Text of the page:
In total, there were 15,748 exposed individuals living with a person diagnosed with cancer 6 months before their death and 76,381 unexposed individuals with an adult cohabitee at a random index date. We cannot know how many participants were excluded on the basis that they were potentially residing in flats or residential homes as that criterion was a part of the extraction algorithm – they were not all extracted first and then those in group residences excluded. Table 1 shows the demographics and other characteristics of the exposed and unexposed cohorts. The first entry into the cohorts was in 1987 and the last exit was in 2010. Median duration of follow-up was four years. Mean ages were identical in the exposed and unexposed groups (71, SD 10 years), while 10,308 (65%) of the exposed and 45,593 (60%) of the unexposed were women. Ninety-eight per cent of exposed and unexposed households contained opposite sex dyads. Twenty-eight per cent of exposed households were in areas with a deprivation score of 1 (least deprived) compared to 31% of the unexposed. More of the exposed than unexposed households (10% vs. 7%) were in the most deprived area. Prevalence of smoking was higher in the exposed than unexposed group [3,099 (20%) vs. 12,012 (16%)] while excessive alcohol consumption was less frequent in the exposed cohort [2,273 (14%) vs. 11,918 (16%)].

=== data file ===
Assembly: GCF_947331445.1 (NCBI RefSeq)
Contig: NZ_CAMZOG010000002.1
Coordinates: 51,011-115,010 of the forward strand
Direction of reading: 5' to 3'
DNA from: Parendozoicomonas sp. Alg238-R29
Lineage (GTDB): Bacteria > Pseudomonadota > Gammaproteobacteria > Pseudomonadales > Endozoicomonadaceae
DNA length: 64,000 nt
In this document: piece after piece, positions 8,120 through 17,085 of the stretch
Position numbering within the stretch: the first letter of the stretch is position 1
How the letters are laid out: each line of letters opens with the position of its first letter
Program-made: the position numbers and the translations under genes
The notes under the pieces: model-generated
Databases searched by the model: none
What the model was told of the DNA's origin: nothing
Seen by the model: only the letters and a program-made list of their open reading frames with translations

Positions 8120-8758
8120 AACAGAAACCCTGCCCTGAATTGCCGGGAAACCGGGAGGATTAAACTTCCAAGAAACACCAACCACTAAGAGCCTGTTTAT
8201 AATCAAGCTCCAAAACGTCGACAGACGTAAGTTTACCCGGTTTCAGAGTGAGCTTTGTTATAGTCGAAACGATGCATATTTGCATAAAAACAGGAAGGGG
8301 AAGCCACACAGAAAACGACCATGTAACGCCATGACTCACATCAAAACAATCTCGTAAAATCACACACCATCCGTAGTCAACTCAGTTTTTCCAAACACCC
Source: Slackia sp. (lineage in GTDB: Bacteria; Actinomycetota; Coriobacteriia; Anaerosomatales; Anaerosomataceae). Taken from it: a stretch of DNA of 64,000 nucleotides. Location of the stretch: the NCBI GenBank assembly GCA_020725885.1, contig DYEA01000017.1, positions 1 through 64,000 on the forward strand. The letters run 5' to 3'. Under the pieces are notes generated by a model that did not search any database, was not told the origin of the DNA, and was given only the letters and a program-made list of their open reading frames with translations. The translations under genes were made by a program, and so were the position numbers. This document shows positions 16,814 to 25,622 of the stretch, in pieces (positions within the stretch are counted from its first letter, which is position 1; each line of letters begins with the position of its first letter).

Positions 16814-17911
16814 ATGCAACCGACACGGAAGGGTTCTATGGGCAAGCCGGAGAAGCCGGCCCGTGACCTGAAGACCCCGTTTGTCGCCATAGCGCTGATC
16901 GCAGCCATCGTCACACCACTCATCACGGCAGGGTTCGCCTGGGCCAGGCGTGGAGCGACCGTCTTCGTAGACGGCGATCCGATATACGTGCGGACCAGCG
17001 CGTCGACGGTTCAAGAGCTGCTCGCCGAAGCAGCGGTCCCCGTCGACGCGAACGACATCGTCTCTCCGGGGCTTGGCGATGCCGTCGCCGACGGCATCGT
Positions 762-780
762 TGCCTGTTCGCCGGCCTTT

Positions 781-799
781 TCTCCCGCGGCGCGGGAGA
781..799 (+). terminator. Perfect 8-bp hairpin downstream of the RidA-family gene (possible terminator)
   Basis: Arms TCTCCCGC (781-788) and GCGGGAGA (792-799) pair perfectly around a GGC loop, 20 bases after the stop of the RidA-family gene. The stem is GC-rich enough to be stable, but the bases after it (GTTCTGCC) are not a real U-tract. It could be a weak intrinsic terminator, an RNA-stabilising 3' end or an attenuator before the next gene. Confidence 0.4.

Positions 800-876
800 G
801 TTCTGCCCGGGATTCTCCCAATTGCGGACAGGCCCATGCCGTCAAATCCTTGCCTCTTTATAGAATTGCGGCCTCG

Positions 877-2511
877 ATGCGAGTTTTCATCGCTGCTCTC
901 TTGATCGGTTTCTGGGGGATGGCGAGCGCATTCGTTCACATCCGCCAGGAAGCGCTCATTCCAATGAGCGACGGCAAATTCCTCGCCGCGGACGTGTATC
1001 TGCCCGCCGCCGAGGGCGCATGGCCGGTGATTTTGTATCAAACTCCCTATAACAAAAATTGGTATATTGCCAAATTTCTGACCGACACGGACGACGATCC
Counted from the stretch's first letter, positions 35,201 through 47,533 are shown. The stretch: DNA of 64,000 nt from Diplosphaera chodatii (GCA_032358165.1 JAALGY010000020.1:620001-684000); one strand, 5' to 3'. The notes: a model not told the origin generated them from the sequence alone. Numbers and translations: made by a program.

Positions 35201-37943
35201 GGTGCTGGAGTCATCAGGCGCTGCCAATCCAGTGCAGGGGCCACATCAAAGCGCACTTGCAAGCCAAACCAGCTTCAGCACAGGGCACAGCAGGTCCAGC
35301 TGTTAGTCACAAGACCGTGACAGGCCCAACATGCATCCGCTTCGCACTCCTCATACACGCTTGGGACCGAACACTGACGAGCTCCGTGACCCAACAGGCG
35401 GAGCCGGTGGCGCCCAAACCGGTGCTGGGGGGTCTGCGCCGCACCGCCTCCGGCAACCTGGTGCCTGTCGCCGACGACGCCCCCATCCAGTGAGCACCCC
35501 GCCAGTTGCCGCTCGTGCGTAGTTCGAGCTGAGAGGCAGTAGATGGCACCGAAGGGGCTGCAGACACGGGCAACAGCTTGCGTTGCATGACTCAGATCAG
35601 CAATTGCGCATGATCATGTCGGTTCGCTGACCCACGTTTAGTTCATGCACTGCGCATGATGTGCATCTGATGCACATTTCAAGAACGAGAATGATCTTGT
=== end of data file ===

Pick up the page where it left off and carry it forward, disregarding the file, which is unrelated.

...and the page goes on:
Findings for the 6 months before cancer death/index date